Members of the Kendeda design team think they’ve found a way to improve upon the Bullitt Center’s approach. The decks in the Seattle building are composed of two-by-sixes turned on edge. As the building rose to six stories, workers nailed the boards together in place.
Late last year, Gassman ran the design concept by Uzon+Case, structural engineers on the Kendeda Building.
“They said that was fine, but they also told me that every other two-by-six wasn’t even necessary,” Gassman said. In other words, only half the two-by-sixes are needed to hold up the weight of the entire floor system. The ones in between are really spacers. They also help to create an even, unbroken surface on the topside of the structural floor.
So Gassman, with the help of Skanska’s Mitchell, came up with a scheme that had several advantages. Rather than just nail two-by-sixes to together, they decided to alternate the two-by-sixes with two-by-fours.
As architects, Gassman and Court liked that idea, because the exposed underside of the panels would create an “articulated” pattern on the ceiling — more attractive than just a flat ceiling and less likely to show imperfections.
As a contractor with a passion for reusing materials, Mitchell loved the idea, because it’s a lot easier to find salvaged two-by-fours than two-by-sixes. Now, he had to figure out where to source both dimensions of lumber.
The Living Building Challenge requires wood used in projects either to be certified by the Forest Stewardship Council or to be salvaged. For two reasons, Mitchell already knew that the two-by-sixes would need to be FSC certified. First, as structural components, they must be tested for strength — something that would be costly and time consuming to do for salvaged lumber. Second, it’s a lot more difficult to find salvaged two-by-sixes than it is to find salvaged two-by-fours.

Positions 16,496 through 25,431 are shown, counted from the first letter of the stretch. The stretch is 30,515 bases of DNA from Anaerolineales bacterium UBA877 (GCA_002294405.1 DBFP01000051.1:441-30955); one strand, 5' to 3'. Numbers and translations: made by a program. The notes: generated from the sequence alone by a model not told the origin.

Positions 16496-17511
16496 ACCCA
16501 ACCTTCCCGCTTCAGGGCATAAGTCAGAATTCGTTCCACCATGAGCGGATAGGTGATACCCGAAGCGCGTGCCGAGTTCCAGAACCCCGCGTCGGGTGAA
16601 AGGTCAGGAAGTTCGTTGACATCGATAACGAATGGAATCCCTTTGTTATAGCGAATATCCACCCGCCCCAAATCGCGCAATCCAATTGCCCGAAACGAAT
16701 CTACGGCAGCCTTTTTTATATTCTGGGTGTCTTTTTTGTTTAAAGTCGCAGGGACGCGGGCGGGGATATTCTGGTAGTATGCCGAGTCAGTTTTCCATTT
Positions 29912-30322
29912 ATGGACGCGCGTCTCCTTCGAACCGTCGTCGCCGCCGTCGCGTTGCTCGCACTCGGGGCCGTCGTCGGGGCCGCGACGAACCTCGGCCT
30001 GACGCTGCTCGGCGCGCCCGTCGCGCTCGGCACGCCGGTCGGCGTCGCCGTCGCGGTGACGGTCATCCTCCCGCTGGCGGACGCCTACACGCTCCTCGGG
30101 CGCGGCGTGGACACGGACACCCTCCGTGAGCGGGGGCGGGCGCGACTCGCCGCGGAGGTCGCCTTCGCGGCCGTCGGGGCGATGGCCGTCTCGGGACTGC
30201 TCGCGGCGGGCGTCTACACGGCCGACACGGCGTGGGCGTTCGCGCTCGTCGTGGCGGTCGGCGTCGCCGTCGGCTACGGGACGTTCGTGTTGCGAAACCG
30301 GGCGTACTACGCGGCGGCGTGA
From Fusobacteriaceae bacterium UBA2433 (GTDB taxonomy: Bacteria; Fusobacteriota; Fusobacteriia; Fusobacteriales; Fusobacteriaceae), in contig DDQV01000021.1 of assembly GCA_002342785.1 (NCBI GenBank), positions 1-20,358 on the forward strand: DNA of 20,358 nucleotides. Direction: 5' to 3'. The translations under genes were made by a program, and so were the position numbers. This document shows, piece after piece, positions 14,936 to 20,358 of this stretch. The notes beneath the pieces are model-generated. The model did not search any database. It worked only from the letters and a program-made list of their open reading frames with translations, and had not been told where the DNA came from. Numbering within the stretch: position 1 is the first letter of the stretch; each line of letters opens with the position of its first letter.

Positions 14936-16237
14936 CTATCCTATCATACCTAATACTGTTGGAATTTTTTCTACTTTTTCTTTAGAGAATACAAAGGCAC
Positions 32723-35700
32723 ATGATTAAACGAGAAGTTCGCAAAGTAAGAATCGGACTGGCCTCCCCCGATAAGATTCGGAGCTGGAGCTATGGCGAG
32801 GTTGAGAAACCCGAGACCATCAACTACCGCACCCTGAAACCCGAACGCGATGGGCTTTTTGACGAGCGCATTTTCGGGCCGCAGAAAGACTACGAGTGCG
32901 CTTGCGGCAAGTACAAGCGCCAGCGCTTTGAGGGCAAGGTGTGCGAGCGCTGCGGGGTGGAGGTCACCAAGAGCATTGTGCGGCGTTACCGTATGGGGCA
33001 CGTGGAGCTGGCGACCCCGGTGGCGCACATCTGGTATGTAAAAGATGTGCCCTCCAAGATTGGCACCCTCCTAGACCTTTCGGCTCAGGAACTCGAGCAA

Because the floor’s structural integrity won’t rely on the spacers, however, the two-by-fours can be salvaged. And it happens that Mitchell is intimately familiar with an organization well placed to create a supply chain for salvaged two-by-fours in Atlanta. Five years ago, he was founding board member for the Lifecycle Building Center, a nonprofit in Atlanta’s West End dedicated to salvaging and repurposing used and surplus building materials.
So Mitchell alerted the center to be on the lookout for two-by-fours. Staff there quickly settled on a nifty source: Atlanta area film sets. Since last spring, they’ve been asking film production companies across the metro area for their used two-by-fours, and reserving them for use in the Kendeda Building. So far, Mitchell says, they’re up to a couple of thousands pieces.
“They’re perfect for what we need,” Mitchell said, “because they’ve only been used for a few months, maybe less. So, they’re not dirty, and they’re not going to have insect damage.”
In addition to sourcing materials during the pre-construction phase, Mitchell has to figure out how to actually put together unconventional components. So he called the contractor on the Bullitt Center to find out how workers there constructed the floor decks.
It turns out that the Bullitt Center was required to build its decks entirely of two-by-sixes because, as a six-story structure, the Seattle building had to meet the more stringent fire code for high-rises. In other words, the Bullitt Center couldn’t have adopted the mix of two-by-fours and two-by-sixes that the Kendeda Building design team has settled upon.